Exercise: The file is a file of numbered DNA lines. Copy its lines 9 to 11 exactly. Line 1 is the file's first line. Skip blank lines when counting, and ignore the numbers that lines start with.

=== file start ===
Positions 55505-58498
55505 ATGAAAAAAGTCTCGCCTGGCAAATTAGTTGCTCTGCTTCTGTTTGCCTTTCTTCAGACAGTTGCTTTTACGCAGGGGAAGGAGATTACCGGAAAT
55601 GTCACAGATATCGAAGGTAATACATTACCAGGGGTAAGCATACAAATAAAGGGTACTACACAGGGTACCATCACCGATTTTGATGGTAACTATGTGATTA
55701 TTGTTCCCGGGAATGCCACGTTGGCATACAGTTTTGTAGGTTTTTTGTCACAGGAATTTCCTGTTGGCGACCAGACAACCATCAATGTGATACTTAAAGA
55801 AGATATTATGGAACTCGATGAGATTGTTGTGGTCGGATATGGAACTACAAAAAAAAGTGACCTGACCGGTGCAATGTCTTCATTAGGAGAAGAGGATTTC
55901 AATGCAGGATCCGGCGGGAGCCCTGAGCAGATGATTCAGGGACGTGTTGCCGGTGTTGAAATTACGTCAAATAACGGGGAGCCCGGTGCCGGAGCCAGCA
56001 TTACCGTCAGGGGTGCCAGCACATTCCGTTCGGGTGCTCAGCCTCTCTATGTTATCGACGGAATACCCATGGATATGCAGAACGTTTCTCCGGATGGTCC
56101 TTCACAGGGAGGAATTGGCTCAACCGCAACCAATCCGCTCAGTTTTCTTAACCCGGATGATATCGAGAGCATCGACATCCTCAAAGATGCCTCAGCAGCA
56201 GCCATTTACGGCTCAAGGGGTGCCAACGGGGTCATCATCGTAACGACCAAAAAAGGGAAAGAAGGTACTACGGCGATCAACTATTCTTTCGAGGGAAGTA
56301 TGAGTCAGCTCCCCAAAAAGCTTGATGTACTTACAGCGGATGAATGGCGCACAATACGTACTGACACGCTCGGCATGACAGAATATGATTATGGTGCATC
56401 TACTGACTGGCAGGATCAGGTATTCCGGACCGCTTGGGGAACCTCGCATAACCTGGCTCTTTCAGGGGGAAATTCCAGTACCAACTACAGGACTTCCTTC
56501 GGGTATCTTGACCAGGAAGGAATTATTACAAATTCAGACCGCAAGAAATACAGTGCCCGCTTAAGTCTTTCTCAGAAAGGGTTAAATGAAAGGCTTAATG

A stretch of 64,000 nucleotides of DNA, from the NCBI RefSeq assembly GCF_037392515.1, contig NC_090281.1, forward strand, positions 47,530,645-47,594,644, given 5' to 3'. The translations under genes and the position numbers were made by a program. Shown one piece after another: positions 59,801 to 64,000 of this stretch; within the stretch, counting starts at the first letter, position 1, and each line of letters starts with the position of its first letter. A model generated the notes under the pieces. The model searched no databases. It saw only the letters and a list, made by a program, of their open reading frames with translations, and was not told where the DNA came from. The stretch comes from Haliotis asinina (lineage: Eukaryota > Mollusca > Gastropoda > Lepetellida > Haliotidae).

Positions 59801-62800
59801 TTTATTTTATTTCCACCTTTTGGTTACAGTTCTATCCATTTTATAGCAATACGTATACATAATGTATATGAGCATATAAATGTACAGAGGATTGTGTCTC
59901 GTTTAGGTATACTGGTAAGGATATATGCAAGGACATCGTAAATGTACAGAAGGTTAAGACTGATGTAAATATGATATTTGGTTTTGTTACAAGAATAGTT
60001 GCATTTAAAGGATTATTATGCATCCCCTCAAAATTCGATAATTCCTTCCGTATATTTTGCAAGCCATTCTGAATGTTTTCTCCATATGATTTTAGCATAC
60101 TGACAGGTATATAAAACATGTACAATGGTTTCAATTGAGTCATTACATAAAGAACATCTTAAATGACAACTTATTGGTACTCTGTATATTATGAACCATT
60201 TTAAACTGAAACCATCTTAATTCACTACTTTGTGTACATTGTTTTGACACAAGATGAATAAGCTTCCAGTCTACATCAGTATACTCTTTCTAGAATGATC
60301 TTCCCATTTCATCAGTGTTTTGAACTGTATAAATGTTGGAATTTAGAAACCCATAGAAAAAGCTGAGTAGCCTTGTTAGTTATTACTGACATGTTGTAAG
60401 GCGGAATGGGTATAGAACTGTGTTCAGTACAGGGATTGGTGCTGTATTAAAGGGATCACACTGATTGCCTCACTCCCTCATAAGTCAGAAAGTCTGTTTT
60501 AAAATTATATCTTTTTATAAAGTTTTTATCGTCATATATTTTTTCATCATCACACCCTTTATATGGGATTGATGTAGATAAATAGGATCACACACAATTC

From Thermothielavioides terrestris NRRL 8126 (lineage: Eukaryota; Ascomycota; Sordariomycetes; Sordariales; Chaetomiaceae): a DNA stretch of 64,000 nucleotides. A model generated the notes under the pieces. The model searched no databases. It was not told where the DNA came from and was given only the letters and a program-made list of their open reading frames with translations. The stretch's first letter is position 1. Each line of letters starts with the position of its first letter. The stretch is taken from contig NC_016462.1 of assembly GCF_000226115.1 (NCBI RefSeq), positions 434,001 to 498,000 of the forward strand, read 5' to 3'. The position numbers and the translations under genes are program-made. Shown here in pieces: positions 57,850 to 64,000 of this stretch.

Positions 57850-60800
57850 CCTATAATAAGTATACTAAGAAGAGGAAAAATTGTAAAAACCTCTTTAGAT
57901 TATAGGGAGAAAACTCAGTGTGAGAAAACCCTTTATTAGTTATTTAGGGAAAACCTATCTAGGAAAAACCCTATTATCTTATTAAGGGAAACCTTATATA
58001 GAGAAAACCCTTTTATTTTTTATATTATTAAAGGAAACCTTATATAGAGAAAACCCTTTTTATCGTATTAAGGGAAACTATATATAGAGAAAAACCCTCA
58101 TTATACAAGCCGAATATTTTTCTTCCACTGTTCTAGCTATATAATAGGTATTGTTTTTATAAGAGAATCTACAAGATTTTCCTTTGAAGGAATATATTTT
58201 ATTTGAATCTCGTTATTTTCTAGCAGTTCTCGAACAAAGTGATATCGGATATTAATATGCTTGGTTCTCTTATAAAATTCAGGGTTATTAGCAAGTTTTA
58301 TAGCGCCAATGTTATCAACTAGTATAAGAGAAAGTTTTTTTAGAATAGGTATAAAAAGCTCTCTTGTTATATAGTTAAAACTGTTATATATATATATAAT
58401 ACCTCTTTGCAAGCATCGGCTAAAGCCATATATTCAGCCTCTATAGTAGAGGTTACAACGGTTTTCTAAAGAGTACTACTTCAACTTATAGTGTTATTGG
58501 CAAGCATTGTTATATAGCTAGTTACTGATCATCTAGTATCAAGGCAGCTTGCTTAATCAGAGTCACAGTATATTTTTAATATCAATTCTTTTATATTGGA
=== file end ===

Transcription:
56201 GCCATTTACGGCTCAAGGGGTGCCAACGGGGTCATCATCGTAACGACCAAAAAAGGGAAAGAAGGTACTACGGCGATCAACTATTCTTTCGAGGGAAGTA
56301 TGAGTCAGCTCCCCAAAAAGCTTGATGTACTTACAGCGGATGAATGGCGCACAATACGTACTGACACGCTCGGCATGACAGAATATGATTATGGTGCATC
56401 TACTGACTGGCAGGATCAGGTATTCCGGACCGCTTGGGGAACCTCGCATAACCTGGCTCTTTCAGGGGGAAATTCCAGTACCAACTACAGGACTTCCTTC